The 150th anniversary of the Durham Miners' Association (DMA) will be celebrated at a special Evensong service at Durham Cathedral.
The service will be the culmination of the Lights of the North appeal, which sees the DMA and the Cathedral joining together to celebrate the people and communities of the Durham Coalfield, past and present.
The appeal will enable people to remember and celebrate in light a loved one, a colliery or a community.
The appeal runs from September 10 until its culmination at the Evensong service at the Cathedral on 20 November – 150 years to the day that the DMA was founded in 1869.
Each person and place will be represented by a lit candle during the Evensong service, with donors to the appeal invited as special guests of the cathedral and DMA. Donors will also receive a special commemorative programme, including the names of all those to be celebrated.
Alan Mardghum, Secretary of the DMA, said: “We are proud that our 150th anniversary and the people of the coalfield will be celebrated in the magnificent setting of Durham Cathedral. This will be a moving and powerful way to remember all those who’ve gone before us, and demonstrate that the communities and values they forged over generations of struggle are still alive and still matter. We honour them by carrying the torch into the future.”
The appeal will raise vital funds in support of the work of both the DMA and the Cathedral, by inviting people to donate, with a suggested donation of £15.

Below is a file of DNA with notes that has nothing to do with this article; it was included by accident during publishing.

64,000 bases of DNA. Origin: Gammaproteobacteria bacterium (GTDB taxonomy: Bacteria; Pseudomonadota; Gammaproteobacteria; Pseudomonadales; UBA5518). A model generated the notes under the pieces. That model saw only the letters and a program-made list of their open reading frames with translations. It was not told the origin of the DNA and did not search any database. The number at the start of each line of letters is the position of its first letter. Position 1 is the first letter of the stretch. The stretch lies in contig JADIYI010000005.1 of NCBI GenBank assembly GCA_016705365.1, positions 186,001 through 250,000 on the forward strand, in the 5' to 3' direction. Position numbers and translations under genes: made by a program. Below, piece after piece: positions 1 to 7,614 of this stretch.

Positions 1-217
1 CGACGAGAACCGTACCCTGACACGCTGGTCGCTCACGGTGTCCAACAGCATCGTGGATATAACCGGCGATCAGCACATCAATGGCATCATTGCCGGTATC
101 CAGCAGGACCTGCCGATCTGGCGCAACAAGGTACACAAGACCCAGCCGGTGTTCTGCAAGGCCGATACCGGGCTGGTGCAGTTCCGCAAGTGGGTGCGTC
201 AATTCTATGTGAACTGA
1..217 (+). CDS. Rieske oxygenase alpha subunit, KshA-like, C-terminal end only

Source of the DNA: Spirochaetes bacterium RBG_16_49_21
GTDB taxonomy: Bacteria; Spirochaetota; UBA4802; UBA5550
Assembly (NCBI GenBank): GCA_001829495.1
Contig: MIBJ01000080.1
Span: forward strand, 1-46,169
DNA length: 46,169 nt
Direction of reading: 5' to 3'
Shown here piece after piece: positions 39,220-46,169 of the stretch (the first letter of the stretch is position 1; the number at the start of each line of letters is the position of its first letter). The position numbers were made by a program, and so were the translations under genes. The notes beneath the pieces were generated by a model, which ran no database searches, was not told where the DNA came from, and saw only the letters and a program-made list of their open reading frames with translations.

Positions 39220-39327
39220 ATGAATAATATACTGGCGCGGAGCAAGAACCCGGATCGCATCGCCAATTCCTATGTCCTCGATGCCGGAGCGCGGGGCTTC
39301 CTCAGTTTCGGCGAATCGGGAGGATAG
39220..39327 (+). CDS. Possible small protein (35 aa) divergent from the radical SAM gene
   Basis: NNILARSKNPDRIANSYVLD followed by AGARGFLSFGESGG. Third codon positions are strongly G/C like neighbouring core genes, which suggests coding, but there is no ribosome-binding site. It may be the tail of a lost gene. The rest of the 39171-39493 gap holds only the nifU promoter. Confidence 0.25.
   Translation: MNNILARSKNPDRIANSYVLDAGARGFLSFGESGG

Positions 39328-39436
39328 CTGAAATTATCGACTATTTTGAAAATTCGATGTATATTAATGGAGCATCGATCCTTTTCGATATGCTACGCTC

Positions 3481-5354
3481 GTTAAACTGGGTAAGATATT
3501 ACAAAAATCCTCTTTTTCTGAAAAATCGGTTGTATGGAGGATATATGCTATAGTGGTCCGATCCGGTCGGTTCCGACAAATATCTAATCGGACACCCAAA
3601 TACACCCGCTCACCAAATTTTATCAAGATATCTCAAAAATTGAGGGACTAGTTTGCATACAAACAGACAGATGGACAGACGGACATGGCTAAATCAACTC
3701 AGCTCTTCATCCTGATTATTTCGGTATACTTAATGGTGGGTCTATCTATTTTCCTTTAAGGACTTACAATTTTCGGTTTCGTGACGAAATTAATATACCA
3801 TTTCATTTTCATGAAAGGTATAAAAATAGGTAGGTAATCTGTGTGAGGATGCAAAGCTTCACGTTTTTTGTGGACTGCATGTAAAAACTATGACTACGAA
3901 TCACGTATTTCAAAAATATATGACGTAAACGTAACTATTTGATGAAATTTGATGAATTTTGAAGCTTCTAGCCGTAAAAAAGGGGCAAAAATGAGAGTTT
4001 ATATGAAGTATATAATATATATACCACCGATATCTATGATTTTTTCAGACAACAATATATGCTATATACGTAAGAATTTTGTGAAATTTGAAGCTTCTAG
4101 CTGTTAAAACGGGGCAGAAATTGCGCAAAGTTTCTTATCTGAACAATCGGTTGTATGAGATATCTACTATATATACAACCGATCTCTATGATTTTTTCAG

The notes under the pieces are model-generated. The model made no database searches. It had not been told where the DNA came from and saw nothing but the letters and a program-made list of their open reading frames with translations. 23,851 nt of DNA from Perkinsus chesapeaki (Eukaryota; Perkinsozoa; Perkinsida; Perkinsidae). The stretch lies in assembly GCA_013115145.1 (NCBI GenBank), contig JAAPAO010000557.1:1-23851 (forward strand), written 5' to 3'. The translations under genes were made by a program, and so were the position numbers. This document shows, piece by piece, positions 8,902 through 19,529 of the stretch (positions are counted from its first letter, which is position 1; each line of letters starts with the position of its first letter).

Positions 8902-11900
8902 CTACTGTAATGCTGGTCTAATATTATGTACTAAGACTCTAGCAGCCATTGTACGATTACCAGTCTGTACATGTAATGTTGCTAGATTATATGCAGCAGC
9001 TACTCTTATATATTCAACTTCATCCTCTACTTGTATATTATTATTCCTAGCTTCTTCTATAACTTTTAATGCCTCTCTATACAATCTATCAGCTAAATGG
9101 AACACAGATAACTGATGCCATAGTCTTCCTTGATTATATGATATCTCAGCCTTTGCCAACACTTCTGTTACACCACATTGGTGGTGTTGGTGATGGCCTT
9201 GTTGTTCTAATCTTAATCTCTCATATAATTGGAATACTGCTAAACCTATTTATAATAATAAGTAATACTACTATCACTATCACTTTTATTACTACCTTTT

The Evensong service will mark 150 years since a group of delegates from across the Durham Coalfield founded the Durham Miners’ Association, on 20 November 1869.
Gaye Kirby, Head of Development at Durham Cathedral, said: “We are delighted to be partnering with the Durham Miners’ Association to celebrate their 150thanniversary. This builds on the strong links already established through the annual Miners Service on Gala Day and the permanent miners memorial housed in the cathedral. We hope that the Lights of the Northappeal will be a fitting way to celebrate the great people and communities of the Durham Coalfield, whose values are so intrinsically linked to those of the cathedral.”
Within 50 years of its founding, the union had gained 200,000 members, organised to improve the lives of the people of County Durham, established the Durham Miners' Gala, and built its magnificent headquarters at Redhills.
More than a quarter of a century after the closure of the last colliery on the Durham Coalfield, the principles of community and camaraderie at the core of the institution remain deeply ingrained in the fabric of the county.
The annual Durham Miners’ Gala has undergone a resurgence in recent years, with more than 200,000 people packing the streets of the city every second Saturday in July. The Miners Festival Service at Durham Cathedral, established in 1897, remains a key part of the Gala, and continues to feature the blessing of new miners banners, funded by coalfield communities.
Proceeds from the Lights of the North appeal will be split equally between the Durham Miners’ Association and Durham Cathedral and will enable both organisations to continue to support local communities and share the regions mining heritage with people today and with generations to come.
The Lights of the North appeal was launched at Durham Cathedral by the DMA's Alan Mardghum and Stephen Guy, alongside Canon Michael Hampel and Gaye Kirby from the Cathedral.
You can find out more and donate to the campaign at www.durhamcathedral.co.uk/whats-on/lights-of-the-north